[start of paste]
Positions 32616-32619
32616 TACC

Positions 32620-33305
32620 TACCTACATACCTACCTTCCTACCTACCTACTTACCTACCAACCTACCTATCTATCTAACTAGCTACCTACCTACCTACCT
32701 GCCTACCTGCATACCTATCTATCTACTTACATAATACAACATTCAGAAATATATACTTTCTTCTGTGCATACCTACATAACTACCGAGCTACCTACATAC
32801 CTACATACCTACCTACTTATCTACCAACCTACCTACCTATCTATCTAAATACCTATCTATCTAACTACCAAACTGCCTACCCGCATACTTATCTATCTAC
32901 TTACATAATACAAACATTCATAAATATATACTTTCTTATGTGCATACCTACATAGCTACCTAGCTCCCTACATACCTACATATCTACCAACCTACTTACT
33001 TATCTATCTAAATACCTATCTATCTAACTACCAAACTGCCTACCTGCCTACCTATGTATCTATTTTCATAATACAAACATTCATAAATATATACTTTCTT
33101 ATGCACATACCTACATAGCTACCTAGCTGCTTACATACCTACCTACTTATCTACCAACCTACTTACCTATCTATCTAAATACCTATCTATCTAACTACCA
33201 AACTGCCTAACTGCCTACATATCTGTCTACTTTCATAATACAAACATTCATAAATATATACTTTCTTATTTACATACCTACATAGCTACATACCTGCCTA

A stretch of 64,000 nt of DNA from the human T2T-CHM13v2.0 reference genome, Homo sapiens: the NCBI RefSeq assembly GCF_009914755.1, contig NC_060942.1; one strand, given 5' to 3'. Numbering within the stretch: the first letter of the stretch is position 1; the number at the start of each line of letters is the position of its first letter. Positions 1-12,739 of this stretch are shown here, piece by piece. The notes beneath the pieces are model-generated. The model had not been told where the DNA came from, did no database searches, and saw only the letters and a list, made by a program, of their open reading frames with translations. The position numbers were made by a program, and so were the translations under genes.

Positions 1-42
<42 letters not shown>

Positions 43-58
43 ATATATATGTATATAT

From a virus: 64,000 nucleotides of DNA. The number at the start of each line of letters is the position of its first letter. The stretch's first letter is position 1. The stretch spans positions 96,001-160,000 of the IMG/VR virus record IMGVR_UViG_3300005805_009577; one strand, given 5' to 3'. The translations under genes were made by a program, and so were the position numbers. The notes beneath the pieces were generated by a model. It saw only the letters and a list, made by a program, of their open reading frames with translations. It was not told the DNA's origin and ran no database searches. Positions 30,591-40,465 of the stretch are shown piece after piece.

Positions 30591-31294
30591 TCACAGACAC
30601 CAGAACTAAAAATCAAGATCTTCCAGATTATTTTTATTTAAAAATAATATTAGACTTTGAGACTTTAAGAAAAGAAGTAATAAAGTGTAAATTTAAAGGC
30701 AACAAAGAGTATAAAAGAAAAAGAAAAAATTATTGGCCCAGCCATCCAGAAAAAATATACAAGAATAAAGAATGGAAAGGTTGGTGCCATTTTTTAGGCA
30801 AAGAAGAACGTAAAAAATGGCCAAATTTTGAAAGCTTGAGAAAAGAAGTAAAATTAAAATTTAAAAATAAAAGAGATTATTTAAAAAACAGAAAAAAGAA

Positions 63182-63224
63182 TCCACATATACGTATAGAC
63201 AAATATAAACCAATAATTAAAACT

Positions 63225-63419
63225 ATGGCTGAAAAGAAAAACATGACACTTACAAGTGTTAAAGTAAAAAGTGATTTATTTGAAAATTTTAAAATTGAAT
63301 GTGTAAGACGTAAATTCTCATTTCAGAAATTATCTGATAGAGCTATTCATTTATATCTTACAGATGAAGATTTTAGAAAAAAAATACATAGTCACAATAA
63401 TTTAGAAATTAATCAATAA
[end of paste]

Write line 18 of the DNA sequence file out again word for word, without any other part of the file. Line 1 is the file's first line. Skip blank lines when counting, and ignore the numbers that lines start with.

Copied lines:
30591 TCACAGACAC